How much do you care for your friends? You probably enjoy spending time with them, engage in recreational activities with them, perhaps even buy gifts for them. But if you are a Christian, can you say you have been a true friend?
Cornelius is an example of how a true friend cares for his companions.
At the customary hour for prayer (3 p.m.), an angel appeared to Cornelius instructing him to send for a preacher named Peter, who would teach Cornelius the Christian way (Acts 10.1-23). The man promptly obeyed.
As he “waited anxiously”  for Peter to arrive, Cornelius decided that he could not keep such a momentous occasion to himself. So he summoned not only “his relatives” but also his “close friends” to the meeting (Acts 10.24).
The term “close” (NKJV) is thought-provoking. It denotes that which is “necessary” or essential (1 Cor. 12.22). Here we have insight into Cornelius’ social life. His group of friends were so precious to him that he simply could not live without them. They were indispensable to his well-being and happiness.
In light of that relationship, two desires sprang out of his heart.
First, he wanted them to share in the gospel with him. How could he withhold from them the revelation of the message of God and still call himself their friend?
Second, he wanted to be able to “receive” his “friends” “into an everlasting home” (Lk. 16.9). He was determined to spend eternity in bliss with these people.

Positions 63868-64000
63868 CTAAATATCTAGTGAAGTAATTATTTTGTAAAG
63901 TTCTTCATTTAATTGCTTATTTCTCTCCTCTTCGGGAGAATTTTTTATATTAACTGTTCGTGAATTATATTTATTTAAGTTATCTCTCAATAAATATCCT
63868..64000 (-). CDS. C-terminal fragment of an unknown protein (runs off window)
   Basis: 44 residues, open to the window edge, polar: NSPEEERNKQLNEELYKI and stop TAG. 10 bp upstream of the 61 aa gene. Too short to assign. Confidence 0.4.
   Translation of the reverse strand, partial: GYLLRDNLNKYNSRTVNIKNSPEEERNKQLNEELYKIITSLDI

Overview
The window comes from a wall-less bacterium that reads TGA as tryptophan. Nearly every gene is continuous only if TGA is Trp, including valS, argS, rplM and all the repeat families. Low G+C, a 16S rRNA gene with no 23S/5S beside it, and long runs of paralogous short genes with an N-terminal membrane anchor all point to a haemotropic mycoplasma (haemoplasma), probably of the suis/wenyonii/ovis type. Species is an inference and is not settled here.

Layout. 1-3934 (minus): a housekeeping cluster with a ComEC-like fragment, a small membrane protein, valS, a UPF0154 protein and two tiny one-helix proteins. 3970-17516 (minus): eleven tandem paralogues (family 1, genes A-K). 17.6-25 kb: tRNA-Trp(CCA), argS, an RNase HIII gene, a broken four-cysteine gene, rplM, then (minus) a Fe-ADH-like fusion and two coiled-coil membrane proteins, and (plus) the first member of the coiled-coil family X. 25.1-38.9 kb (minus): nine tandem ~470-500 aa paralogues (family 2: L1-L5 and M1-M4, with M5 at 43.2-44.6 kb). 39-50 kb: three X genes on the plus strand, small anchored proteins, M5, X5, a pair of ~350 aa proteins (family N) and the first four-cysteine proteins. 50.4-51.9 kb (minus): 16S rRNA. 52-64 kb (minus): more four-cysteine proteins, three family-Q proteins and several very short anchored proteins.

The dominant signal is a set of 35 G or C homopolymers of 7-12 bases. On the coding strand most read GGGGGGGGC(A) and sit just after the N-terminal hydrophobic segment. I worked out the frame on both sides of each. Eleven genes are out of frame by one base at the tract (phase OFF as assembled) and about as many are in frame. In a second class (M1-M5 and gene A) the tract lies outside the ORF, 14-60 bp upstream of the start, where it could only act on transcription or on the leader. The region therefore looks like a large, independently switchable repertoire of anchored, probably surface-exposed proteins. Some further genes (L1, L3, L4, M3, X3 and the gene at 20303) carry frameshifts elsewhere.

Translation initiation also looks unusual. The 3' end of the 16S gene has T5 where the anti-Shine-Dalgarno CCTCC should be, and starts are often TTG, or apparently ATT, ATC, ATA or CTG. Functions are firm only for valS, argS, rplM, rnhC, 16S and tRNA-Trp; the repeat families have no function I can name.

Do you have any friends that you simply cannot imagine life without? If so, can you imagine eternity without them?
True, God is the only one whose friendship is sufficient to guarantee our eternal happiness. I may have all the world for friends, but if God is not one of them, I have nothing. On the other hand, even if I should become friendless in this world, if God is on my side, I have more than enough in the way of friendship to sustain me.
Nevertheless, if you have a necessary friend — one so “close” it would take extreme measures to separate you — especially one who is need of being “saved” (Acts 11.14), then should you not, like Cornelius, summon them to a Christian meeting so they can hear the message of the cross?
Personally, I am grateful to have had a friend who was willing to risk losing me as friend (by me potentially being offended by his faith) for the sake of gaining me as a brother.
“He who withholds kindness from a friend forsakes the fear of the Almighty” (Job 6.14, ESV).
 prosdokao—to wait with an expectant or ‘watchful’ mindset; see NET.